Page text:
These would be funny if what they depict wasn’t so deplorable.
These would be funny if what they depict wasn’t so deplorable.
Paula Light says, “Let’s celebrate the month of lurve (aka love) by posting one thing we love every day throughout February.
Now the truth is that I’m not really a romantic guy, so I might be hard pressed to come up with 28 objects of love, but I think I should be able to come up with 28 things I like a lot.
It’s Valentine’s Day, so how could I possibly not feature the love of my life and my soulmate, the lovely and talented Mrs. Fandango?She’s a real beauty, both inside and out. She completes me!
In recognition that today is Valentine’s Day, the Mindlovemisery’s Menagerie Sunday Writing Prompt asks us to write a story of love. So here we go, a true story of how I met my wife.
It was a fix-up. A blind date. My brother-in-law played tennis with her father and one day his his daughter showed up to watch them play. I got a call from my brother-in-law telling me all about her and he gave me her phone number.
I was reluctant to call her as I was not keen on blind dates, but I had recently broken up with a girl I’d been dating for about six months and I figured I was ready to dip my toe in the water again. So I decided to give it a go.
I spoke with the fix-up girl on the phone a couple of times and thought she sounded nice and seemed to have a good head on her shoulders. And, most important, she laughed at my jokes. So I arranged to pick her up at her apartment. It was one of those buildings where you’d go to the front desk and they’d call and let the person know that there was someone in the lobby to see them.
I was told to take a seat and that she would be coming to the lobby shortly. A few minutes later, the elevator doors opened, I looked up, and I saw a vision. She looked like an Indian princess — or, as we’d say in the politically correct 21st century, a Native American princess — and I was smitten.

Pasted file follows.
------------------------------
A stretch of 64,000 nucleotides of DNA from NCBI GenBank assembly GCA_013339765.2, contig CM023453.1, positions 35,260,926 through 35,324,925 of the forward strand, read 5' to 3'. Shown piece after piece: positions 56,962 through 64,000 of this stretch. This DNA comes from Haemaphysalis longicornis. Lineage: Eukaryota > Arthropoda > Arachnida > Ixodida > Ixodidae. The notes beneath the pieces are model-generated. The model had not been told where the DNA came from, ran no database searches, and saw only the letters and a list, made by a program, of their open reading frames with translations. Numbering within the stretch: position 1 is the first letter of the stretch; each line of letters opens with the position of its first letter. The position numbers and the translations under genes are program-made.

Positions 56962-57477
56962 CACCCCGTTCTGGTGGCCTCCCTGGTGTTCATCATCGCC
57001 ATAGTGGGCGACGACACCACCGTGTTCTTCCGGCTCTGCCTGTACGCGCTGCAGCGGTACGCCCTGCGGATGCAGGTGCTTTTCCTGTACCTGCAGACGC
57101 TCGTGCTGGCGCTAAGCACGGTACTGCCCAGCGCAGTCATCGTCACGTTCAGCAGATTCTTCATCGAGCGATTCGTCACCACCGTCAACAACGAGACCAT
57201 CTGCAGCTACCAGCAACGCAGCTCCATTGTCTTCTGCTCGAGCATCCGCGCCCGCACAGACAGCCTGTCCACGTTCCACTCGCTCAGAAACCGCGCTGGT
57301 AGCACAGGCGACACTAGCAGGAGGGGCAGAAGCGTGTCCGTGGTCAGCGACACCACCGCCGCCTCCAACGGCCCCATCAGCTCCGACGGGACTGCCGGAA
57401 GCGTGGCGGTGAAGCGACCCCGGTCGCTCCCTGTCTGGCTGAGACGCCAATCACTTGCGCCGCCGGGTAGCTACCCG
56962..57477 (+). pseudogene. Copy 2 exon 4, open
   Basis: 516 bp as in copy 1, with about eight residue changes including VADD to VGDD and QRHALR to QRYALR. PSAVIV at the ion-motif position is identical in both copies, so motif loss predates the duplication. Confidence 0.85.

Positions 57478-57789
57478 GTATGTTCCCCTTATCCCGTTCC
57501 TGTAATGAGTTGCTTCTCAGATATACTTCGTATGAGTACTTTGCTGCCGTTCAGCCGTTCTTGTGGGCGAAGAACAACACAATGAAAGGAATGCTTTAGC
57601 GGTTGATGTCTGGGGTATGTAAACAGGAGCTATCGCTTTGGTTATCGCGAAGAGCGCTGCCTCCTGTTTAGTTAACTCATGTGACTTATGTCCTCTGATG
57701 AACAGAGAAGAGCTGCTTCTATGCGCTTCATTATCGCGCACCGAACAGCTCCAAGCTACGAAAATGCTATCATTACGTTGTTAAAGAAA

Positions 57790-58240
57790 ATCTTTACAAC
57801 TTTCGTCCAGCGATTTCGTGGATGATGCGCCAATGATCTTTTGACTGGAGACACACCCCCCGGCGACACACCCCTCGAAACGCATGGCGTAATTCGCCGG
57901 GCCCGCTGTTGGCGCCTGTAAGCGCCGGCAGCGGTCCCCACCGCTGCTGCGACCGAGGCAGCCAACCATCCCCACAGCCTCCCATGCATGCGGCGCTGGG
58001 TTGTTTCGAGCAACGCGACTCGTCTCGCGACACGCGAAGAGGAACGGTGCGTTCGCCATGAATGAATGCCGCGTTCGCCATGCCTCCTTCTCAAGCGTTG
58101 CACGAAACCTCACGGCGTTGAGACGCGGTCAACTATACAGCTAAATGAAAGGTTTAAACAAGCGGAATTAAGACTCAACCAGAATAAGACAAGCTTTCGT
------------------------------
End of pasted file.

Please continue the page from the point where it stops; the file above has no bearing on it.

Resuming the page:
It was truly love at first sight, at least on my part. That was in 1976 and we’ve been together ever since.
The idea behind Who Won the Week is for you to select who (or what) you think “won” this past week. Your selection can be anyone or anything — politicians, celebrities, athletes, authors, bloggers, your friends or family members, books, movies, TV shows, businesses, organizations, whatever.
I will be posting this prompt on Sunday mornings (my time). If you want to participate, write your own post designating who you think won the week and why you think they deserve your nod. Then link back to this post and tag you post with FWWTW.
Up until yesterday I was going to designate the U.S. House of Representatives impeachment trial managers as my Who Won the Week winners. They did a truly outstanding job in presenting a strong and compelling case against Donald Trump. The case they presented was extraordinary and left no doubt in the minds of reasonable, impartial, nonpartisan individuals that Donald Trump was responsible for inciting his MAGA-mob to violently storm the U.S. Capitol building on January 6th, which ultimately resulted in death, destruction, and scores of injuries.
But yesterday afternoon, 43 Republican senators out of 50 voted to acquit Trump of the charge of inciting an insurrection. The final tally was 57 to 43 to convict Trump, but an impeachment conviction requires a two-thirds majority of senators, or 67, to vote to convict, so the needed two-thirds margin fell short by 10 votes. Thus, the only U.S. president who was twice impeached was also twice acquitted, thanks to the spineless Republican Trump sycophants in the Senate.
So my Who Won the Week designees are the seven Republican U.S. Senators who were patriotic enough and had the backbone to stand up for the Constitution rather than to protect a wannabe autocratic dictator.
And those seven Republican senators are: